And now for a brief programming break. Much as we love this town's glorious meat-driven cuisine, our cheese-thatched burgers and hand-pounded tortillas brimming with barbacoa and carne asada, our chefs with their penchant for nose-to-tail cuisine, sometimes we feel like lighter fare. Maybe even a whole lot lighter -- something absent the animals altogether.
You might consider going vegetarian or vegan for ethical, environmental or economic reasons, for one day a week or seven, for an evening or a few of them or even all of them. Regardless of your motivation, here are five more reasons.
5. It's a chance to outdo Mark Bittman
Whether or not you still get the hard copy of the Sunday New York Times, you read a lot of Mark Bittman's food pieces, you find yourself using his How to Cook Everything more than you'll ever admit (the bombastic title is surprisingly accurate), and you went along with him when he became a vegan. Or rather, when he became a vegan before 6 p.m. -- yes, the food writer famously decided that he would eat "mostly unprocessed plants before 6 p.m., and then whatever I want afterward. And, in answer to the most frequently asked question: Yes, I cheat."
Now you can go Bittman one further and become vegan at night, too. All you have to do is give up making his backyard bulgogi at midnight. (Maybe just go to bed really early?)
4. You're tired of blowing all your cash at Lindy and Grundy.
Much as you love your local butchers and the kitchen brigades of chefs who have been elevating the art of whole-animal cookery to levels not seen since Richard Olney strung up a whole lamb in his fireplace, you just can't afford another Berkshire pig. Nuts and grains may not have the Portlandia cachet of bone-in rib-eye, Kansas City steak or a huge rolled porchetta, but both your wallet and your cholesterol count require that you start eating those acorns yourself instead of feeding them to the pigs.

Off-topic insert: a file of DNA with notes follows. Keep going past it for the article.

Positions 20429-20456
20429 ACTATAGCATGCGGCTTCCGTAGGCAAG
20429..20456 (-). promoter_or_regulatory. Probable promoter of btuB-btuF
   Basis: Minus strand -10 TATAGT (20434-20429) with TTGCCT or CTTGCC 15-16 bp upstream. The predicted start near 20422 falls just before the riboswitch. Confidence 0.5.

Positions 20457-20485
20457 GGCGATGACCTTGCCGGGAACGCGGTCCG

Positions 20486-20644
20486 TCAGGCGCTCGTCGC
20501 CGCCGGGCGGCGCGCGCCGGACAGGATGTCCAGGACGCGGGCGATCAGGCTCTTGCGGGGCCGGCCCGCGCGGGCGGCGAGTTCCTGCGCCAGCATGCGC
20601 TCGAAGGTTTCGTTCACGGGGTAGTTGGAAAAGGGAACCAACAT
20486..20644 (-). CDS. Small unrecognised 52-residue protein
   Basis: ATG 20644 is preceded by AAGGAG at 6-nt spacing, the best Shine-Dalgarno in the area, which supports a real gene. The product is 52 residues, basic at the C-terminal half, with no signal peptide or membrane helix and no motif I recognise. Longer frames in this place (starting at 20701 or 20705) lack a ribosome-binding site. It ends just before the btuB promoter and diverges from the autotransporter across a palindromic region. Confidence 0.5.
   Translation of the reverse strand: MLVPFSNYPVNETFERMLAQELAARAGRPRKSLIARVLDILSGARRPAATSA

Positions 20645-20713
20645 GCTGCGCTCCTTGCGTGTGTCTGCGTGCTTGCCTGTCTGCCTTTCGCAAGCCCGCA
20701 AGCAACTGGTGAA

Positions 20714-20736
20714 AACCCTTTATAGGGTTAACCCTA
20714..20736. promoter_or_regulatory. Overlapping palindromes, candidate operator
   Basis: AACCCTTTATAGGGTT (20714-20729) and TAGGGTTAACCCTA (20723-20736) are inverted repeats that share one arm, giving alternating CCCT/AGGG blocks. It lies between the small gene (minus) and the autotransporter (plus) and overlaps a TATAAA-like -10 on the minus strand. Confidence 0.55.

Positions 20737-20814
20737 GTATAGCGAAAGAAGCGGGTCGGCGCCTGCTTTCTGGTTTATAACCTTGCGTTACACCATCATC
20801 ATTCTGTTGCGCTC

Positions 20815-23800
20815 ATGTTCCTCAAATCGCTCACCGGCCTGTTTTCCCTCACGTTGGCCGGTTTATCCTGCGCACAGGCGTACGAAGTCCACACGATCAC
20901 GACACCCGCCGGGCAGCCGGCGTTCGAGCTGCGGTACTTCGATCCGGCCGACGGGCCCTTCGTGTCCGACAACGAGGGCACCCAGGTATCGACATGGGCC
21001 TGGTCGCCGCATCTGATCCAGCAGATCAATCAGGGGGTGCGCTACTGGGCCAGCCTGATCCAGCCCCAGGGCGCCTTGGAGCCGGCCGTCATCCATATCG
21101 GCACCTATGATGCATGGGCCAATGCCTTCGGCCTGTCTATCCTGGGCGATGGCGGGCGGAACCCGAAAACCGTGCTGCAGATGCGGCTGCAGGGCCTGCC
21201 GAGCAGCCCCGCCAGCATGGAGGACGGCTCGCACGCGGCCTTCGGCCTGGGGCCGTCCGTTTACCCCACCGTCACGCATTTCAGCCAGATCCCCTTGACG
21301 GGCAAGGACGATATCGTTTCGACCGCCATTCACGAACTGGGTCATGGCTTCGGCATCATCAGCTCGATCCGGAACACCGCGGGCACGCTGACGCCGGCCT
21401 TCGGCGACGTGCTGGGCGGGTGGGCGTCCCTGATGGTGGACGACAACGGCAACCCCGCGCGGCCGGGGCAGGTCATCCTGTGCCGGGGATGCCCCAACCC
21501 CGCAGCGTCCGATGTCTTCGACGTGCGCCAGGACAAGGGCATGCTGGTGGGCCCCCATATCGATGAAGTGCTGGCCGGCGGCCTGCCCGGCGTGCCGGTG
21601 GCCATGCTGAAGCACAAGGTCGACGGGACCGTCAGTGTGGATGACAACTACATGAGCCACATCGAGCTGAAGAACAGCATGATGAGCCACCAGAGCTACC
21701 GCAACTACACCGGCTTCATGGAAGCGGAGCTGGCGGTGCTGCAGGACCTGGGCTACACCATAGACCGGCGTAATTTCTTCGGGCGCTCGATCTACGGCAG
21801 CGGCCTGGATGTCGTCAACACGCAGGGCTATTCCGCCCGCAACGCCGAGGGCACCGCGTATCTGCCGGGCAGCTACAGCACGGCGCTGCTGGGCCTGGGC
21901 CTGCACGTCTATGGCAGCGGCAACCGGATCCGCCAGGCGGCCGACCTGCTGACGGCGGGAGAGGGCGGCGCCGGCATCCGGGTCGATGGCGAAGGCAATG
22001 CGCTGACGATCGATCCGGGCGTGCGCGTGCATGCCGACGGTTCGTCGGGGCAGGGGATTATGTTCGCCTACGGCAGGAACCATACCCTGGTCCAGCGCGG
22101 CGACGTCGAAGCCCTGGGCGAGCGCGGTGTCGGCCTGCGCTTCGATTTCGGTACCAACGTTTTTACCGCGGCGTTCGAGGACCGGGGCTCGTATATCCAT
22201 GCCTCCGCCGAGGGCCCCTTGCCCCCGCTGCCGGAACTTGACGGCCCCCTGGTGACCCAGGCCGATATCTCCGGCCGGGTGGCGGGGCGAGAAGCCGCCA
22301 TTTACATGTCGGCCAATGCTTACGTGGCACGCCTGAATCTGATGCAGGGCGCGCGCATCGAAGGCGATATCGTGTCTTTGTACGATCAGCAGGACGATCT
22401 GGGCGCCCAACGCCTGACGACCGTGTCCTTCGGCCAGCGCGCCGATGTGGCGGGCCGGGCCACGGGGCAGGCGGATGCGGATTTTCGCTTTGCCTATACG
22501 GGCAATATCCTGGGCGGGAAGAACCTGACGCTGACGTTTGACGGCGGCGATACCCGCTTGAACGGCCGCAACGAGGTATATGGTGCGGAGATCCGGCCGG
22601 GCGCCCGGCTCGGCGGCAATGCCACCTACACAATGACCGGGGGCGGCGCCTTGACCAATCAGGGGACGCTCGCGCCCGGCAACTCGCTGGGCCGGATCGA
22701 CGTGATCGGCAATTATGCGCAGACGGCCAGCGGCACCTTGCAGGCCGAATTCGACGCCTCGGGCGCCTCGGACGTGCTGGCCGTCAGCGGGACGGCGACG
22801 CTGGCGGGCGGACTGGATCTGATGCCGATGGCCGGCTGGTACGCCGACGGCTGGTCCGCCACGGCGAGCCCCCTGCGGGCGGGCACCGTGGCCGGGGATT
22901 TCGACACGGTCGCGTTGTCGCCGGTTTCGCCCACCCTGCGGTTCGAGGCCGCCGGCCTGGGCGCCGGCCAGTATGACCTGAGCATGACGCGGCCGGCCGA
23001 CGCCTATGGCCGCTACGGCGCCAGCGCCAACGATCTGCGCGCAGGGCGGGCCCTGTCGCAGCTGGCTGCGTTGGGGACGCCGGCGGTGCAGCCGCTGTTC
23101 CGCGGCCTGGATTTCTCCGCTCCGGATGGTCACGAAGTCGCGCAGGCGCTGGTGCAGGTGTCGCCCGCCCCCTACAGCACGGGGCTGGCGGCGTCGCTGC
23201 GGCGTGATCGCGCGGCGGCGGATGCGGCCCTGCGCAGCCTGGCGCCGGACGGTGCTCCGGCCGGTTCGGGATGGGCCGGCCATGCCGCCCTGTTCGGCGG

3. L.A.'s amazing vegan restaurants
If you think that vegan dining condemns you to a life of wilted salad, you haven't been getting out enough. Pull up a seat at Tal Ronnen's Melrose Avenue restaurant, Crossroads, and dine on crab cakes, veal scallopini and lasagne, made not with meat or seafood but with hearts of palm, chickpeas, seaweed, nut cheeses and other mysteriously orchestrated plant-based foods. It's stylish and smart, and dinner for two won't cost you nearly as much as a porterhouse at Cut. (See, again, #4.)
2. All those meat recalls
Sure, the government is back up and running (if you can call it that), but almost a month of sketchy oversight at the FDA hasn't helped consumer confidence in this country's food chain. Thousands of pounds of ground beef tainted with E. coli, chicken recalled for salmonella, chicken recalled for Listeria, more chicken recalled for more salmonella, arsenic in animal feed -- who'd have thought, a few thousand years ago, that eating animals would be more dangerous than actually catching and killing them?
1. If it's good enough for Hillary's husband, it's good enough for you.
Maybe you miss the '90s (no), or maybe you're looking ahead to 2016, when you've already got your ballot ready for Hillary. Either way, if embracing a vegan diet helped the future First Husband lose all that McDonald's weight, get in better shape and stay in his wife's good graces, then it's certainly worth a shot. If Bill Clinton can go from eating all that Iowa diner food to veggie burgers and almond milk smoothies and, God help us, whipped cauliflower, then anyone can.
See also: Top 10 Famous Vegans, 2012 Edition